Tree" had mellowed into the darker,
somber Johnston of "Can You Fly,"
and the singer was ready to get upbeat
again. But "Perfect World" turned out
even quieter than its predecessor, de-
spite Vig's presence. "We chose him,
ironically, because he was more ag-
gressive-sounding," Johnston said.
The record immediately received

attention and plenty of press. At last,
Johnston said, "I've been allowed into
that club of people who can actually
make their living off of their music.
It's certainly not an elite club, but it is
restricted. I'm very appreciative and
thankful of everything that's come
my way," despite the aforementioned
coffee problem.
"Things are going well forme now,"
he remarked. "I'm doing well pretty
much everywhere. Except in Holland.
They've written me off because I've
already done well there," he laughed.
And while it hasn't been easy,
Johnston has few regrets, save the
loss of that farm. "If I hadn't sold it, I
wouldn't have finished the record
("Can You Fly") ... I would've had to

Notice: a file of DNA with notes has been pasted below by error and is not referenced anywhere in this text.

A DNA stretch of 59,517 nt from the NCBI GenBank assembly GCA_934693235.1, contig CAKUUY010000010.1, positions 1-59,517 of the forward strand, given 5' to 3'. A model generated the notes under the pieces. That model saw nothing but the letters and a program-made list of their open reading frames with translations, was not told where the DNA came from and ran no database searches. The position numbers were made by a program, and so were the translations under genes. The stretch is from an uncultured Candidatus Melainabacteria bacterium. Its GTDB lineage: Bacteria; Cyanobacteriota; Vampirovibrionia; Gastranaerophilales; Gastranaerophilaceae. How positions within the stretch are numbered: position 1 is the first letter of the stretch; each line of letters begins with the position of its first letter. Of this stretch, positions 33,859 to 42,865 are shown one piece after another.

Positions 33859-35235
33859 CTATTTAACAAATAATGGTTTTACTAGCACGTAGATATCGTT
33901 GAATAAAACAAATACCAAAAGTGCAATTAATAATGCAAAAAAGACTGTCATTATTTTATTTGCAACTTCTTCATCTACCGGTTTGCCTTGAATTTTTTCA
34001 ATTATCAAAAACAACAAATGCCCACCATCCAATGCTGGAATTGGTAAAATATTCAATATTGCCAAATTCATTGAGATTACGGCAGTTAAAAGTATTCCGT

change my life, for sure."
But Freedy Johnston did sell the
dirt, feed the band and buy the road.
And, after all those years and miles,
finally he can fly.
Detroit's Majestic Theater tonight.
Doors open at 8 p.m. and tickets
are $7.50 in advance. Call 810-645-
6666 for more information.

Homosexuality and the AIDS cri-
sis are not pretty. They are raw and
messy like anything else in life. Too
often, when art is made to depict these

in America:
Arena Theatre
December 9, 1994

road, however they fell slightly short
of the mark. Were they given a few
more weeks with the material, they
both could have easily been very good
as well. Incidentally, Oberg showed
tremendous promise for a first-year
student, and if he continues in this
vein, he will no doubt be a dramatic
force to be reckoned with as he ma-
tures as an actor. He showed tremen-